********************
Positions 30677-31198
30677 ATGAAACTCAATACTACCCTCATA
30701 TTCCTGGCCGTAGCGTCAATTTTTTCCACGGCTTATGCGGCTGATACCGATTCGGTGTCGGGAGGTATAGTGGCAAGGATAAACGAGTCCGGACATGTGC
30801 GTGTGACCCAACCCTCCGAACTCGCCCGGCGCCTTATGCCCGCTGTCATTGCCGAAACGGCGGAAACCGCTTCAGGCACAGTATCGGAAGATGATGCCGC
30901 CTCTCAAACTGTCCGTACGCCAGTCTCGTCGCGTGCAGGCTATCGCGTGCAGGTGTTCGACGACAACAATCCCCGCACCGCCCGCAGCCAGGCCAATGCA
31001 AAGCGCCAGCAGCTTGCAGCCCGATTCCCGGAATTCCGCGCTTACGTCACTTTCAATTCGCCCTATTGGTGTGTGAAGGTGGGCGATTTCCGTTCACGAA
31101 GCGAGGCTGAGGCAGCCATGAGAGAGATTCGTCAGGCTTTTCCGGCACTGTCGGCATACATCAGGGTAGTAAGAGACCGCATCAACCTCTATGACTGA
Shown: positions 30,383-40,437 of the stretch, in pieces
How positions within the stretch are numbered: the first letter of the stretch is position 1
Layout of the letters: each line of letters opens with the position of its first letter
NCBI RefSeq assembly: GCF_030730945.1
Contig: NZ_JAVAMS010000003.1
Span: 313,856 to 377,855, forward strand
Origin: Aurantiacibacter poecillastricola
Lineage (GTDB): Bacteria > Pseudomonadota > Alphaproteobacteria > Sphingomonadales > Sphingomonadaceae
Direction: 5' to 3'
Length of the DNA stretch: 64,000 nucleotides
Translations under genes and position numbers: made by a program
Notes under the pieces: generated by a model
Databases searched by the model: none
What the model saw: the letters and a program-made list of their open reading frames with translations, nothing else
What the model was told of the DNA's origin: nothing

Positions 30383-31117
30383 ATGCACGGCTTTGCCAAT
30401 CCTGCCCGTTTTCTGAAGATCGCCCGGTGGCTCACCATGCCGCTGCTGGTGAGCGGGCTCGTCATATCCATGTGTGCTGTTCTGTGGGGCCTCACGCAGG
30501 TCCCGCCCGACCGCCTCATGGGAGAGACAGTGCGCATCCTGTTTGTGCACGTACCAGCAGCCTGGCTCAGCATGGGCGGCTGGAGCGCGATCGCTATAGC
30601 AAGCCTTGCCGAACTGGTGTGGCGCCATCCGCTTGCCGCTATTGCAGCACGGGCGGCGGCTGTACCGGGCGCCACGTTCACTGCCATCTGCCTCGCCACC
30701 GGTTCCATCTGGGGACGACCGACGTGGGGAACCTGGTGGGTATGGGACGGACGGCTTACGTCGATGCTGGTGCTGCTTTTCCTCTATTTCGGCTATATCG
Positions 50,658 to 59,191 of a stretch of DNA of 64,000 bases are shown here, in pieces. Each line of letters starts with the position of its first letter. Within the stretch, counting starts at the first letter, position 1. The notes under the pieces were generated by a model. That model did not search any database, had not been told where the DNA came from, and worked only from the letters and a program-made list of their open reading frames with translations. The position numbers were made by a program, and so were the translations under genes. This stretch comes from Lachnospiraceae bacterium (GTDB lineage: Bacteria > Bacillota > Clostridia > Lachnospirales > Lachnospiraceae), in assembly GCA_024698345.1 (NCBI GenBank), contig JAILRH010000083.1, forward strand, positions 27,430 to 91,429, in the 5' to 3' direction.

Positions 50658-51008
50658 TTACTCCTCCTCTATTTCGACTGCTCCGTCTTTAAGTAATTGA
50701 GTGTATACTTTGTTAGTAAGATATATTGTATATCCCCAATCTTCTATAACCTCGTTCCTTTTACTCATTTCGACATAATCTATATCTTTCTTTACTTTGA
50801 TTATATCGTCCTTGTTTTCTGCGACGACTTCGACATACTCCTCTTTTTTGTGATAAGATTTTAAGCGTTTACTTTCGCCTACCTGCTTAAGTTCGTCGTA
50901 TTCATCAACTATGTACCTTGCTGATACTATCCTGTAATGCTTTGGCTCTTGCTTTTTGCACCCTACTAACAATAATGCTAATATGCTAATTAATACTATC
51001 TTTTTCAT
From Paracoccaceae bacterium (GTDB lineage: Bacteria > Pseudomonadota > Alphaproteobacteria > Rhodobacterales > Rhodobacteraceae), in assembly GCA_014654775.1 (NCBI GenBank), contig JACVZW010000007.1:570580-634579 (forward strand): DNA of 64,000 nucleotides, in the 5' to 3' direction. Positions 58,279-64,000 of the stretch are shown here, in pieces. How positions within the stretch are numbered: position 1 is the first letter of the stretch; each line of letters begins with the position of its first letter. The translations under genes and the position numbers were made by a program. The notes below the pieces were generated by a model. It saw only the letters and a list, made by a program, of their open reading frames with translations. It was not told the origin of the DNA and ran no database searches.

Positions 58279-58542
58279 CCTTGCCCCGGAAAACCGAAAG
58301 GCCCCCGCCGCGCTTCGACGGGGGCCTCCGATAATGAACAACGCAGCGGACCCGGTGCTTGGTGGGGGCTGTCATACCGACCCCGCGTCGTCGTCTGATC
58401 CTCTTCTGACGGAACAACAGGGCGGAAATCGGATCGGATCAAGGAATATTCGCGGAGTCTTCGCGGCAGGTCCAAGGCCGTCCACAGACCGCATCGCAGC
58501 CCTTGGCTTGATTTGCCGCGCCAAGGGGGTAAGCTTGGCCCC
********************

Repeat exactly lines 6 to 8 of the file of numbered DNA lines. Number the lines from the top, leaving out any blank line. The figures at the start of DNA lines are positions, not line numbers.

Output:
31001 AAGCGCCAGCAGCTTGCAGCCCGATTCCCGGAATTCCGCGCTTACGTCACTTTCAATTCGCCCTATTGGTGTGTGAAGGTGGGCGATTTCCGTTCACGAA
31101 GCGAGGCTGAGGCAGCCATGAGAGAGATTCGTCAGGCTTTTCCGGCACTGTCGGCATACATCAGGGTAGTAAGAGACCGCATCAACCTCTATGACTGA
Shown: positions 30,383-40,437 of the stretch, in pieces